Each month John Hulsman examines under-appreciated opportunities around the world, uncovering markets that it would be easy to overlook.
Economics has never been the problem with Saudi Arabia. Investors have long eyed the petrokingdom as one of the world’s last-untapped frontier markets. Given its almost boundless energy riches, with GDP equalling $750bn, Riyadh amounts to the Middle East’s largest economy. The Saudi stock market, the Tadawul, has an impressive capitalisation of $590bn, growing by a respectable 16 per cent year to date.
No, the problem with investing in Saudi Arabia has nothing to do with its economic prospects; rather, the extremely closed nature of the Saudi economy and huge political risk have, until today, deterred investors from involvement in a country that – on its economic merits alone – would seem to amount to a no-brainer in terms of opportunity.
The first problem has been that foreign investors have not been able to invest in the Kingdom in any meaningful way. The Tadawul only permitted indirect foreign investment, which meant in practice that foreign economic involvement in the country was highly circumscribed.
The second hurdle concerned a real question mark over the long-term stability of the House of Saud itself, a vexed issue that at its kernel involved the manner of the royal succession. Unlike the system of primogeniture used by the royal families of Europe, the Saudi succession has gone from brother-to-brother rather than father-to-son. How the royal family would make the perilous leap to the House of Saud’s founder King Abdul-Aziz’s grandsons, without fatally alienating the literally thousands of possible claimants to the throne in that third generation, has long been a pressing question.
But both these problems have recently, and dramatically, begun to be mastered. The new, more assured, Saudi King Salman has not gone back on the promised investment reforms of his immediate predecessor, King Abdullah. As of 15 June 2015, foreign investors will at last be allowed to directly participate in the Tadawul.
Of course, this being Saudi Arabia, there are significant remaining restrictions. Only foreigners managing at least $5bn in assets will be allowed to enter the Saudi stock market, and only 49 per cent of the Saudi domestic companies’ shares will be open to sale to foreigners, preserving local control over their business decisionmaking. Likewise, the House of Saud has seen to it that total foreign investment in the Tadawul cannot ever exceed 10 per cent of its total value.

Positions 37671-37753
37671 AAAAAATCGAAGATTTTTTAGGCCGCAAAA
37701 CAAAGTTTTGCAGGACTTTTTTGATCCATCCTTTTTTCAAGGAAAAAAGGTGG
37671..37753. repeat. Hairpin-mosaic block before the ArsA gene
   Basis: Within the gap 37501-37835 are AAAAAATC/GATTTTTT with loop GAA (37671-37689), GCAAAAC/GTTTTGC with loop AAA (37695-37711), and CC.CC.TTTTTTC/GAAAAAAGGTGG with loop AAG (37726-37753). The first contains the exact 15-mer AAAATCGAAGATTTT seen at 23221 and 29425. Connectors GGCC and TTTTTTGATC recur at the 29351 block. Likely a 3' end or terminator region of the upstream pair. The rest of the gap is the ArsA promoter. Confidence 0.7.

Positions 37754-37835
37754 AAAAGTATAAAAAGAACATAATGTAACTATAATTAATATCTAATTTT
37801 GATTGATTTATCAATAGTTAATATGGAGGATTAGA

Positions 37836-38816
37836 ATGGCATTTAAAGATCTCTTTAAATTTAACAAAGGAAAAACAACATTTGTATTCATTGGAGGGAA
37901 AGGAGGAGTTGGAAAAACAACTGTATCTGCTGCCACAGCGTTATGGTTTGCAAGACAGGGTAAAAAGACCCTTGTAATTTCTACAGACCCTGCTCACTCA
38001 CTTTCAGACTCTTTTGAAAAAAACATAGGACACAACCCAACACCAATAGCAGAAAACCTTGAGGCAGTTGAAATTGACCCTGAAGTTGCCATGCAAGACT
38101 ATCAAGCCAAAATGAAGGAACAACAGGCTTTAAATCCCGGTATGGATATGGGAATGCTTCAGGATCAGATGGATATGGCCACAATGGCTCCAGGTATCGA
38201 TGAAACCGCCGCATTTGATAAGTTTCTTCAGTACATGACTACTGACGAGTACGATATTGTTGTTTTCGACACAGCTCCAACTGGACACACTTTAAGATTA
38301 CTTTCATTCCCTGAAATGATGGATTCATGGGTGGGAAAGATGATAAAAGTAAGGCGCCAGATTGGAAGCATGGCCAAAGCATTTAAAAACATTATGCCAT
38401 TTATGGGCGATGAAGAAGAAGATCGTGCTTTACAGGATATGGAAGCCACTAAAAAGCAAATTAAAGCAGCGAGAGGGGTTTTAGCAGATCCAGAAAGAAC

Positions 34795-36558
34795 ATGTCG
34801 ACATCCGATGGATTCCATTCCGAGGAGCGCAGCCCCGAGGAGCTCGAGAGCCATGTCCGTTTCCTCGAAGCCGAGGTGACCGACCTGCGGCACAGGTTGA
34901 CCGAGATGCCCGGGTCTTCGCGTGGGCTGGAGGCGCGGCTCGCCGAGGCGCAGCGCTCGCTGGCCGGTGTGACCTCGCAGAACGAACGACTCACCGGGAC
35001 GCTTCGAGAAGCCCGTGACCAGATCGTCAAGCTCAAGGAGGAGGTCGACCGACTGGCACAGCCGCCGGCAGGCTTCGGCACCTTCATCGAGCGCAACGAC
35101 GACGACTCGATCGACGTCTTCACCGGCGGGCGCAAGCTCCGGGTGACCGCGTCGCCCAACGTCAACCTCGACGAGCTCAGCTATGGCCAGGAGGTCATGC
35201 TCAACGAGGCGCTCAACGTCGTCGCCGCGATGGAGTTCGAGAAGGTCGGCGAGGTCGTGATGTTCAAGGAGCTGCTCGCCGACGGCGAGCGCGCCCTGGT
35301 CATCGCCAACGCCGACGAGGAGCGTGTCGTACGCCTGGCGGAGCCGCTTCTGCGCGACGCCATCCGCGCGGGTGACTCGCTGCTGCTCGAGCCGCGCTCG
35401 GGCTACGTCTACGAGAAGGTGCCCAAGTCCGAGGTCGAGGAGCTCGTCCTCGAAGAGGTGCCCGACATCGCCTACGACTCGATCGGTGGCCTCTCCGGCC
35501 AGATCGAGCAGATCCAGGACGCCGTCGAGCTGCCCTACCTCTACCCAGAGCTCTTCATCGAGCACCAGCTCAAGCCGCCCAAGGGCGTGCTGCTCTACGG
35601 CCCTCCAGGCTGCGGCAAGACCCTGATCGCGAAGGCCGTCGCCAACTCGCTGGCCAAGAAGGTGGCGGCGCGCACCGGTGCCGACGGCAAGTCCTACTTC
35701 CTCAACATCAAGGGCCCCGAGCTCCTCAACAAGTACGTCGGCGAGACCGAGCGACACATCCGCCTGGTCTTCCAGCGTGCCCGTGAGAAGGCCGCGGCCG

However, these restrictions resemble nothing so much as what happened in China during its transitional period as it opened itself up to the rest of the world. So, for all the qualifiers, in slowmoving Saudi society, this market opening amounts to a very big deal.
The recent political developments in Riyadh have been, if anything, even more dramatic. If you asked a Saudi-watcher in Washington which of the legion of grandsons of King Abdul-Aziz they would most like to first sit on the throne, King Salman’s nephew Mohammed bin Nayef would have won in a landslide. Nayef – who has been named the new Crown Prince – is wellknown and well-regarded in the West, where he has a sterling reputation as the tough and able counter-terrorism tsar, working hand-in-glove with America to beat back al-Qaeda following 9/11. Presently serving as interior minister, he is easily Washington’s favourite among the coming generation of Saudi royals.
Best of all, bin Nayef’s advancement has been met with silent acquiescence from the other branches of the Saudi royal family. It seems that the House of Saud is more politically nimble than it had generally been given credit for. This change in political risk analysis about the trajectory of the Saudi regime, coupled with the equally startling opening of its stock market, means that here is a frontier market abounding in opportunity.